Or the even better scenario is that all of the above happens but your health insurance carrier does not find out you were in a crash until AFTER they paid your bill to Urgent Care. How does the health insurance carrier get their money back? Simple, they withhold that amount from their next reimbursement check to the Urgent Care. Most of the health insurance companies send regular monthly checks to the healthcare providers. So if they feel they shouldn’t have to pay a claim, they simply withhold it from their next reimbursement check and stick Urgent Care with the deficit. Why doesn’t Urgent Care sue them for withholding the money? Simple—Urgent Care, in order to get patients, agrees to a ridiculously oppressive contract with the huge health insurance carrier wherein Urgent Care gives up its constitutional right to sue the health insurer in order to get gain access to the health insurer’s clients. Urgent Care cannot compete with the health insurance carrier’s demands so ultimately Urgent Care must submit to them. Does any of this make sense? I sure hope so but it is a complicated set of transactions with a whole bunch of loopholes and tricks implemented by the health insurance carrier at the expense of the doctors.
What if the amount of the lien is more than my settlement?
A great question—I’m glad I wrote it. This is the most common question I get from clients after explaining what a lien is. The simple answer is that the statute, RSMo 430.225, gives the answer. The answer is that the ALL the lienholders (whether it is one or one million) will split the net proceeds of the settlement, after attorney’s fees and expenses, 50-50 with the injured party and that will extinguish or satisfy the lien. Here is a small example: You are in a crash. You incur medical bills of $50,000. The defendant only has $50,000 in coverage. Your lawyer settles the case for $50,000 and fronts expenses of $175.00. The medical providers (hospital, doctors, therapists) all assert a valid legal lien for their bills totaling $50,000. Here is how this breaks down:
Fee (1/3): -$16,666.67
Medical Liens -$16,579.16 (was $50,000)
Net to client after all bills paid: $16,579.17
The medical bills are then completely satisfied for the discounted price of $16,579.16 because the healthcare providers perfected their lien. Now, this assumes that you have no health insurance. If you do have health insurance, the scenario will change due to Morgan v. St. Luke’s unless you or your lawyer makes an agreement with the healthcare provider. It may, in fact, be very beneficial to you to agree to a lien arrangement in order to avoid the defense utilizing Deck v. Teasley—topic for another blog.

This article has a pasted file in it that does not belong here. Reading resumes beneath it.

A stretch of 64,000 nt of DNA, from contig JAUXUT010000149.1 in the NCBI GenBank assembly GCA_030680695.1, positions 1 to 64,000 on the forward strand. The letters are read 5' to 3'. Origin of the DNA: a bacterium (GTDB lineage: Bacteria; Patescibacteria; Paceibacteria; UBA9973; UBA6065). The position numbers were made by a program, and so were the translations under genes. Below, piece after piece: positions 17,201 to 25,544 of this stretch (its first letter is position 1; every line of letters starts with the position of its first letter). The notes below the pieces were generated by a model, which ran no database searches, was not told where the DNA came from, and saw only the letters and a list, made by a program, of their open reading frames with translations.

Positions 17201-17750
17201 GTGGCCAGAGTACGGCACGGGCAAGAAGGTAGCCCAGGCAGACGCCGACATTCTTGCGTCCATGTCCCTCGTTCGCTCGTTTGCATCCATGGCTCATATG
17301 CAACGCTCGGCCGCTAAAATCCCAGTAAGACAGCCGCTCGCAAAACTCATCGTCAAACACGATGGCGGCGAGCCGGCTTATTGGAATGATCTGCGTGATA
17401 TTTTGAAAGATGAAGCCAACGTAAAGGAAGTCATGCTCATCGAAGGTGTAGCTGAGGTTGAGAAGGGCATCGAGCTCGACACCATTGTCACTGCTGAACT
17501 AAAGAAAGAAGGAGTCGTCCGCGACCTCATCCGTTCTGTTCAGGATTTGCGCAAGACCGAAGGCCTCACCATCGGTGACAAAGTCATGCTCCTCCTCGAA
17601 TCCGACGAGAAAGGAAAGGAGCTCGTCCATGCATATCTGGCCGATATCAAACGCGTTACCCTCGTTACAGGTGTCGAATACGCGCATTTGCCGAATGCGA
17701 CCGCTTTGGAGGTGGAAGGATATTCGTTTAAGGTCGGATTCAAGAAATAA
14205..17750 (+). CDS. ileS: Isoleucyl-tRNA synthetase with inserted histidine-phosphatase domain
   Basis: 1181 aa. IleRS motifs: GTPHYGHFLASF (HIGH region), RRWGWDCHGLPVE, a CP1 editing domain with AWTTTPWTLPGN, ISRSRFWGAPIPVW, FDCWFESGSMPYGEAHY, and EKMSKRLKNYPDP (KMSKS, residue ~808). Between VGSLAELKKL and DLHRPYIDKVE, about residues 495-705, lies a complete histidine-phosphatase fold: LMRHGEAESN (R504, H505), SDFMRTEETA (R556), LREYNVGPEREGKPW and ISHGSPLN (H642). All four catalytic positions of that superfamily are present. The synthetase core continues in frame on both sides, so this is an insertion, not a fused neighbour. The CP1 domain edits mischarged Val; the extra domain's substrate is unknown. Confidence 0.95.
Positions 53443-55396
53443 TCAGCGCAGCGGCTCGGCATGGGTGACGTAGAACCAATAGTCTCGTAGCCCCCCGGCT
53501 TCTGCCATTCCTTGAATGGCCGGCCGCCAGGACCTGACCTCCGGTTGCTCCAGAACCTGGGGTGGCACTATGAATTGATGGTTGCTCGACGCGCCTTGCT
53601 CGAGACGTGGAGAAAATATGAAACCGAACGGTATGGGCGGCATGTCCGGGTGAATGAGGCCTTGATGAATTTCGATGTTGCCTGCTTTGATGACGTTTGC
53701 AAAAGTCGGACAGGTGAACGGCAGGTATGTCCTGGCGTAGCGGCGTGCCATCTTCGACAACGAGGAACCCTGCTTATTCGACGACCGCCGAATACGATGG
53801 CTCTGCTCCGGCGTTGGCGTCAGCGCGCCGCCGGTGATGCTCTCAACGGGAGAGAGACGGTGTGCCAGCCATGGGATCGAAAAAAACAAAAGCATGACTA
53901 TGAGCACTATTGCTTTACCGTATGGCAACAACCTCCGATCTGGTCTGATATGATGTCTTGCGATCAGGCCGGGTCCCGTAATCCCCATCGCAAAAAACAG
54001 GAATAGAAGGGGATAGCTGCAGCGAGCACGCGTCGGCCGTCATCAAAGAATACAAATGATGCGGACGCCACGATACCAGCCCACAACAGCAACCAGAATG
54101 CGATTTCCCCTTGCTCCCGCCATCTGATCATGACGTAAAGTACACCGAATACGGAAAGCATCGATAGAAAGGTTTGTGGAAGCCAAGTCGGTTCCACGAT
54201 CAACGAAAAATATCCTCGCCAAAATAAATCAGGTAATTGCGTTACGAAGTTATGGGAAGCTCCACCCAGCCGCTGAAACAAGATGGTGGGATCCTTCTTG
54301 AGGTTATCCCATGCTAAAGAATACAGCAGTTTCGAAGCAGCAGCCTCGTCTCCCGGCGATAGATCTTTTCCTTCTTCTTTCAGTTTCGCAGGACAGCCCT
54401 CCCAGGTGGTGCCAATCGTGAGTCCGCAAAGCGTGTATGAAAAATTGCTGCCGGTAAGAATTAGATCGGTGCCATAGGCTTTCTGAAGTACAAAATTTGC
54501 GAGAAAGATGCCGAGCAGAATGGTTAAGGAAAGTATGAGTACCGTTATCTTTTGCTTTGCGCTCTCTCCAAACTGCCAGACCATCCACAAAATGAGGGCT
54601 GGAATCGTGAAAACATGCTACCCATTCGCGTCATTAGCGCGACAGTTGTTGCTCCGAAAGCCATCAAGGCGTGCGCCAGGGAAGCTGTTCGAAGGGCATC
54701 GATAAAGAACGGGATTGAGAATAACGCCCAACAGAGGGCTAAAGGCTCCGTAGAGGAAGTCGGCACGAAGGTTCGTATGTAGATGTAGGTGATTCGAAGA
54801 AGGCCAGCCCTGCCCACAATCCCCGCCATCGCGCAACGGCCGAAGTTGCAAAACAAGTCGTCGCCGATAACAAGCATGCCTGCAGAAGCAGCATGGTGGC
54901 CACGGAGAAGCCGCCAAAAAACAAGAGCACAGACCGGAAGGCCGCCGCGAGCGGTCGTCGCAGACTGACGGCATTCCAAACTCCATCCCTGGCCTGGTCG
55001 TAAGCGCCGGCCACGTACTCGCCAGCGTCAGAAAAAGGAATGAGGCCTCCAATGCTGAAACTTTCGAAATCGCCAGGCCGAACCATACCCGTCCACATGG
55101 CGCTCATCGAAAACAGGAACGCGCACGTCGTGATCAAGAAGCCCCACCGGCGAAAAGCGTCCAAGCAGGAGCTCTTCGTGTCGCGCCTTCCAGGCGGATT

Morgan v. St. Luke’s Hospital of Kansas City, 403 SW 3d 115
This case was decided by the Missouri Court of Appeals in the Western District in 2013. What the Court found was the following:
If you have health insurance and you go to a healthcare provider after a crash who accepts that health insurance, that healthcare provider CANNOT establish a valid lien under the laws of Missouri. The reasoning was such that a lien cannot exist where there is no debt. There is no debt in these scenarios because the healthcare provider has already entered into a contract with your health insurance to accept payment on your behalf for any treatment provided. So, there is no debt. And you are a beneficiary of that contract—you pay your health insurer to benefit from their agreement with the hospital, healthcare provider, etc…
Make sense? Confused yet?
The last line of RSMo 430.225
This is where almost every client gets confused—using our example above, how can it be that the $50,000 medical bills are totally resolved? A smart, intuitive question. Here is the answer:
“5. Any health care provider electing to receive benefits hereunder releases the claimant from further liability on the cost of the services and treatment provided to that point in time.”
This last line informs the lienholder should they choose to utilize the practices authorized under RSMo 430.225, they have agreed to accept whatever may come from operation of the statute. That number could be zero. The lienholder, by perfecting a lien, is willing to take the risk they may get all their bill paid, none of it paid or only a portion paid. The healthcare provider or lienholder cannot go after the injured party for the difference between their bill and what money was paid under the Missouri Lien Statute. The bill is considered satisfied if the healthcare provider selects this option to obtain payment. It is a risk inherent in the business.
Given the myriad of issues, some we didn’t even touch upon—including use in trial strategy, this blog is to be considered only a primer on using the Missouri Healthcare Lien Statute. The analysis could go for pages and pages when you consider different scenarios and unique fact patterns.
Either way, the Missouri Lien Statute allows for the injured to get the care they need, the doctors to get the money they deserve and the bills to be completely resolved. R